The body of the barn is loosening and thinning, much like my own skin, but as it does so it’s becoming rewoven into nature.

I’ve gone through boxes and boxes of beading material, sewing supplies, wreathmaking tools and elements, camping gear, seasonal decorations and kitchen items. The quiet barn fills with my memories as I review where I’ve been and recognize the steps that brought me to this place and this moment.

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We love increase in this culture. The journey of childhood to adulthood. Increasing income in order to increase spending power. Upscaling, upgrading, updating, trading in. Increased choice, increased technological power and speed, increased likes and friends, increased access to “information” and entertainment. Bigger, better, newer, faster, more.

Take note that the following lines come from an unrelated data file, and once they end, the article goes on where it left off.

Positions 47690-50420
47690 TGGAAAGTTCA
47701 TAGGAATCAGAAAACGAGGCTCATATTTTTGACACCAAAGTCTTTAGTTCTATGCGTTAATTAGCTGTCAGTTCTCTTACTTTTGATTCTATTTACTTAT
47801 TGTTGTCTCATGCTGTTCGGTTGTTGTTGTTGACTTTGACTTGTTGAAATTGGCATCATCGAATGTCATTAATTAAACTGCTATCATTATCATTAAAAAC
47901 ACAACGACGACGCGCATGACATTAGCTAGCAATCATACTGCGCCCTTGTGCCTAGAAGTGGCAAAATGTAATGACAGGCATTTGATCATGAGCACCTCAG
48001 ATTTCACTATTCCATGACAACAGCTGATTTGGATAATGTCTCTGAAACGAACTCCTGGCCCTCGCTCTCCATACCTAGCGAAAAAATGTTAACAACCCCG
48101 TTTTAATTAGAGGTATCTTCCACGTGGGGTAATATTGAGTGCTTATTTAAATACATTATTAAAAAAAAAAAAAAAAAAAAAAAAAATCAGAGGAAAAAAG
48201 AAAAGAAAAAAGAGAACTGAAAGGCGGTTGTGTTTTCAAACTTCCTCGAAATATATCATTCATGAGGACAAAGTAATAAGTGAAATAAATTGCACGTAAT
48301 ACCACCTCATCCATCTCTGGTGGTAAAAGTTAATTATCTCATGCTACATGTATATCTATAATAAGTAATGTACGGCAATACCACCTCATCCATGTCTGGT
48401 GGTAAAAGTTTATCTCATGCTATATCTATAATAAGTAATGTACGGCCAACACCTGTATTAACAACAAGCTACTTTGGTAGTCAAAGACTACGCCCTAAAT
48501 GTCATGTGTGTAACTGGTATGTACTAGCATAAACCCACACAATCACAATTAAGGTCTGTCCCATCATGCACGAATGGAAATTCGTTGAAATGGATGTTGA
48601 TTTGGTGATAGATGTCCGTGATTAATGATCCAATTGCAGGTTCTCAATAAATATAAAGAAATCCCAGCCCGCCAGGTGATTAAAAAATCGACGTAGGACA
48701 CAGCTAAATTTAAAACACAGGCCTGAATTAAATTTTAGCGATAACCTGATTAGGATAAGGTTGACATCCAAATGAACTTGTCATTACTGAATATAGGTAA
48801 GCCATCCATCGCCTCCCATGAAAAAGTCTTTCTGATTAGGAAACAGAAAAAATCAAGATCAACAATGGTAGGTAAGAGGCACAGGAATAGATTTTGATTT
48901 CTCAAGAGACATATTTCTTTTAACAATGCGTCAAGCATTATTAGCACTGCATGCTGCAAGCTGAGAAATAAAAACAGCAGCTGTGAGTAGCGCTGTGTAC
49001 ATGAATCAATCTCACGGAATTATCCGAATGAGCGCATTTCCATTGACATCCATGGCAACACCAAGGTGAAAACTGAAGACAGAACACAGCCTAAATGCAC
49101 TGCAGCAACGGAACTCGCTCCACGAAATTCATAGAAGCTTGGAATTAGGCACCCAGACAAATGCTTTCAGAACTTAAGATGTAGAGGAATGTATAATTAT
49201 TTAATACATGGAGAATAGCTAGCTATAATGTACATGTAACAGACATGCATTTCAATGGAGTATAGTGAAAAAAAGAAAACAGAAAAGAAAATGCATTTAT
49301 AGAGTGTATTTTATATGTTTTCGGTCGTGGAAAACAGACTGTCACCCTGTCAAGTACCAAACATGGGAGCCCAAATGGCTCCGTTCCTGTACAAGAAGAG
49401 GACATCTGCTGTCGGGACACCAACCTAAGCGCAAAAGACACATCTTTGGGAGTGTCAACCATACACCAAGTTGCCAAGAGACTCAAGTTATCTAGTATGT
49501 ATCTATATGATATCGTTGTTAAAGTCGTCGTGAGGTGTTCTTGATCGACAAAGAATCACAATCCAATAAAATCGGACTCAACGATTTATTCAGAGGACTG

Now, suddenly I find myself strangely captured by the beauty of decrease. Perhaps what I’m feeling is a kind of surrender, a letting go. The barn lets go of its glass window panes, its nails, its roof shingles, the mortar in its foundations. As the fabric of its structure thins, life pours into it. The world inhabits it. The boundaries between the building and its setting are softening.

New England barn in winter
Winter barn

Observing this process of gradually increasing boundary ecstasy is breathtakingly, almost piercingly beautiful. My appreciation of its magic mingles with tears, memories and nostalgia as I unwrap and handle my things, once so beloved and important in my life, now boxed and stored.